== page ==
After a favorable decision, the defendants moved to recover attorney fees based upon a written provision for attorney fees to the prevailing party “[i]f this Agreement gives rise to a lawsuit or other legal proceeding․” (Xuereb v. Marcus & Millichap, Inc., supra, 3 Cal.App.4th at p. 1340, 5 Cal.Rptr.2d 154.) The trial court denied the defendants' request, but the court of appeal reversed, holding that plaintiffs were entitled to attorney fees under Code of Civil Procedure section 1021 because that statute provided “the basic right to an award of attorney fees.” (Id. at p. 1341, 5 Cal.Rptr.2d 154.) 2 The court held that the tort causes of action, as well as the contract theories, arose from the written agreement, and thus under Code of Civil Procedure section 1021, the allocation of attorney fees was subject to the agreement of the parties. The court noted there is nothing in the statute that limited its application to contract actions alone, and that the parties may validly agree that the prevailing party will be awarded attorney fees incurred in any litigation between themselves whether sounding in tort or in contract. The Xuereb holding was followed in two subsequent cases, Lerner v. Ward (1993) 13 Cal.App.4th 155, 16 Cal.Rptr.2d 486 and Palmer v. Shawback (1993) 17 Cal.App.4th 296, 21 Cal.Rptr.2d 575.
None of these cases involved the situation here where the action was voluntarily dismissed prior to trial. Nevertheless, the Petersons assert the Olen holding barring the recovery of attorney fees is not applicable in spite of the fact this matter involves a pretrial dismissal case, since their motion was made pursuant to Code of Civil Procedure section 1021 and not under Civil Code section 1717.
Since the trial court's decision in this matter, there have been several appellate decisions on this subject. In the first, Jue v. Patton (1995) 33 Cal.App.4th 456, 39 Cal.Rptr.2d 364, on facts identical to this case, Division Four of the First District affirmed the trial court's denial of attorney fees. As here, the sellers contended they were entitled to attorney fees based upon the Xuereb line of cases interpreting Code of Civil Procedure section 1021. The Jue court, noting that those cases did not involve any incidents of voluntary dismissal prior to trial, concluded that “[i]t is now well settled that in pretrial dismissal cases, the parties are left to bear their own attorney fees.” (Jue v. Patton, supra, 33 Cal.App.4th at p. 460, 39 Cal.Rptr.2d 364, citing International Industries, Inc. v. Olen, supra, 21 Cal.3d at pp. 224–225, 145 Cal.Rptr. 691, 577 P.2d 1031; see also Sweat v. Hollister (1995) 37 Cal.App.4th 603, 611–612, fn. 7, 43 Cal.Rptr.2d 399; Kelley v. Bredelis (1996) 45 Cal.App.4th 1819, 1834, 53 Cal.Rptr.2d 536 (dis. opn. of McKinster, J.).)
Other cases construe Olen more narrowly. For example in Honey Baked Hams, Inc. v. Dickens (1995) 37 Cal.App.4th 421, 43 Cal.Rptr.2d 595, the Third District reasoned that while the language of the Olen decision is fairly broad, it must be considered in context, i.e., in light of the fact that the motion for attorney fees was based on Civil Code section 1717. The court further reasoned that the language of its particular contractual provision was broader because it provided that the “successful party” may obtain “a reasonable sum for attorneys' fees which shall be deemed to have accrued on the commencement of such action and shall be paid whether or not such action is prosecuted to judgment.” (Honey Baked Hams, Inc. v. Dickens, supra, 37 Cal.App.4th at p. 424, 43 Cal.Rptr.2d 595, italics omitted.) It concluded that as a matter of contractual interpretation, the defendant was entitled to attorney fees under this provision regardless of the pretrial dismissal by the plaintiff. It disagreed with the reasoning of the Jue court regarding the broad effect of the Supreme Court's holding in the Olen matter, stating that the question of a defendant's claim for contractual fees enforced independent of Civil Code section 1717 was “not before the Olen court․” (Honey Baked Hams, Inc. v. Dickens, supra, 37 Cal.App.4th at p. 428, 43 Cal.Rptr.2d 595, fn. omitted; see also Kelley v. Bredelis, supra, 45 Cal.App.4th at pp. 1828–1829, 53 Cal.Rptr.2d 536.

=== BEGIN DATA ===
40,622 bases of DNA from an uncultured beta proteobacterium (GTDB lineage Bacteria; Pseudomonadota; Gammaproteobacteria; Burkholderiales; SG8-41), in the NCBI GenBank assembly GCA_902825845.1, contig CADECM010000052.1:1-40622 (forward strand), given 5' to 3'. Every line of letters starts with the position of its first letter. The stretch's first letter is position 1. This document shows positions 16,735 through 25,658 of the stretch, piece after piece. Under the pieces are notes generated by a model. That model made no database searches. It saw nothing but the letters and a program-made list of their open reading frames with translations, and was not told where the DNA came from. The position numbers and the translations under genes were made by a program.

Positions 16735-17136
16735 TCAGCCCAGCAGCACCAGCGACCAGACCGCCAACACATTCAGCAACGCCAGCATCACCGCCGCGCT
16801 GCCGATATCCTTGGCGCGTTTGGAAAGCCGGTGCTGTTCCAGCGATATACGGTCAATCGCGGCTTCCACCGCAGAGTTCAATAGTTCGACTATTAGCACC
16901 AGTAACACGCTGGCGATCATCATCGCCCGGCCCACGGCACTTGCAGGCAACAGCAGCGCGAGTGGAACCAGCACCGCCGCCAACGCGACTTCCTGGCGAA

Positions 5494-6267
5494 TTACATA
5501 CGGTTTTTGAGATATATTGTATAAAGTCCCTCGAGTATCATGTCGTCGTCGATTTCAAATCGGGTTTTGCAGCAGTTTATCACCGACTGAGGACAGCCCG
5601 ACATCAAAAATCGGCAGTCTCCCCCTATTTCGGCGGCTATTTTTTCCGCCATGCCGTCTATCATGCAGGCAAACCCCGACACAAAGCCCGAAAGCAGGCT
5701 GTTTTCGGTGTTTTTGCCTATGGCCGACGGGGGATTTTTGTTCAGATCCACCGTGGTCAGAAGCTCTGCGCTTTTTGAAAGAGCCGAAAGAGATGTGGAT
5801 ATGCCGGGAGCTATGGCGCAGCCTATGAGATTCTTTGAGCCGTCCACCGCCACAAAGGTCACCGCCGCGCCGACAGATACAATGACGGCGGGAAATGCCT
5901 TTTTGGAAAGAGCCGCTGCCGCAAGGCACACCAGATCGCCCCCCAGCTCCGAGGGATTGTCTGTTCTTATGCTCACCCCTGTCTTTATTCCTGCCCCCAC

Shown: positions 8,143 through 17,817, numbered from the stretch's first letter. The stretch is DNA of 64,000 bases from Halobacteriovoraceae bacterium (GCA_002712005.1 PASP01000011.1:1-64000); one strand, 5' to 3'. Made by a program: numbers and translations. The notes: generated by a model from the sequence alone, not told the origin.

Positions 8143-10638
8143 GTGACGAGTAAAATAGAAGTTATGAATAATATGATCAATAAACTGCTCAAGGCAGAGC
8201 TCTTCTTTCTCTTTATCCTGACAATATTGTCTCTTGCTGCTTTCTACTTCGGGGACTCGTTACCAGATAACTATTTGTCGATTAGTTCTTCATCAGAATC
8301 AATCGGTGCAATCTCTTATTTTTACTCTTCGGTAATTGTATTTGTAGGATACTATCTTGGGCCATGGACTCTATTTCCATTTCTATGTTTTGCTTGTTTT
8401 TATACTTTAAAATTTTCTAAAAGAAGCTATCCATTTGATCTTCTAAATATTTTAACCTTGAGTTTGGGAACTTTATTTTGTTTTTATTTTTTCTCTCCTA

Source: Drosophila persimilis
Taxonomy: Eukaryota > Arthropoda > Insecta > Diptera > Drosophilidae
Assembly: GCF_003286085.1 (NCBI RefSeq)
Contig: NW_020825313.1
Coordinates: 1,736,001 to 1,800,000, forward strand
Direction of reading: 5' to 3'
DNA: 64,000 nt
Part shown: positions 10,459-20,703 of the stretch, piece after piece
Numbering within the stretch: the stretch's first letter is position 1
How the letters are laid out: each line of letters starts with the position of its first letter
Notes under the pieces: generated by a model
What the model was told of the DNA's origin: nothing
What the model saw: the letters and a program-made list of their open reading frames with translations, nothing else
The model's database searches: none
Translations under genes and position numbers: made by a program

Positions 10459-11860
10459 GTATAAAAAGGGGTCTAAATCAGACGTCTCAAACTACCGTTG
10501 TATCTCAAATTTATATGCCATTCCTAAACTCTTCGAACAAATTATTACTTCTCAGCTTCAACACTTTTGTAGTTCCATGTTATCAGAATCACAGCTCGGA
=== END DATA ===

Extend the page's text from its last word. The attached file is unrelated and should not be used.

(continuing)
It appears to us somewhat anomalous to allow a recovery of attorney fees after a voluntary pretrial dismissal under Code of Civil Procedure section 1021 when that specific result is barred under the provisions of Civil Code section 1717, subdivision (b)(2). It would appear that the Legislature, in enacting that section in 1981, was codifying the Olen result. In any event, the discussion of the subject by the Olen court involved outlining the alternatives available and the policy considerations mandating denial of fees following a voluntary dismissal; it thus involves more than a construction of Civil Code section 1717. Therefore, we conclude that Olen precludes the Petersons from recovering attorney fees under either Code of Civil Procedure section 1021 or Civil Code section 1717 where their request is based on a contractual provision.
The order is affirmed. Respondents to recover costs on appeal.
1. At the time of the Olen decision, the statute did not include subdivision (b)(2), which specifically provides that when a voluntary dismissal occurs prior to trial, no attorney fees may be awarded.
2. The Xuereb court cited Brusso v. Running Springs Country Club, Inc. (1991) 228 Cal.App.3d 92, 278 Cal.Rptr. 758, for this proposition. That case involved the question of whether Corporations Code section 800, which creates the shareholders derivative right of action, exclusively governs the award of attorney fees or whether section 1717 of the Civil Code was controlling. It makes the statement that Code of Civil Procedure section 1021 provides the basic right to an award of attorney fees without citation to any authority.
McINTYRE, Associate Justice.
KREMER, P.J., and HUFFMAN, J., concur.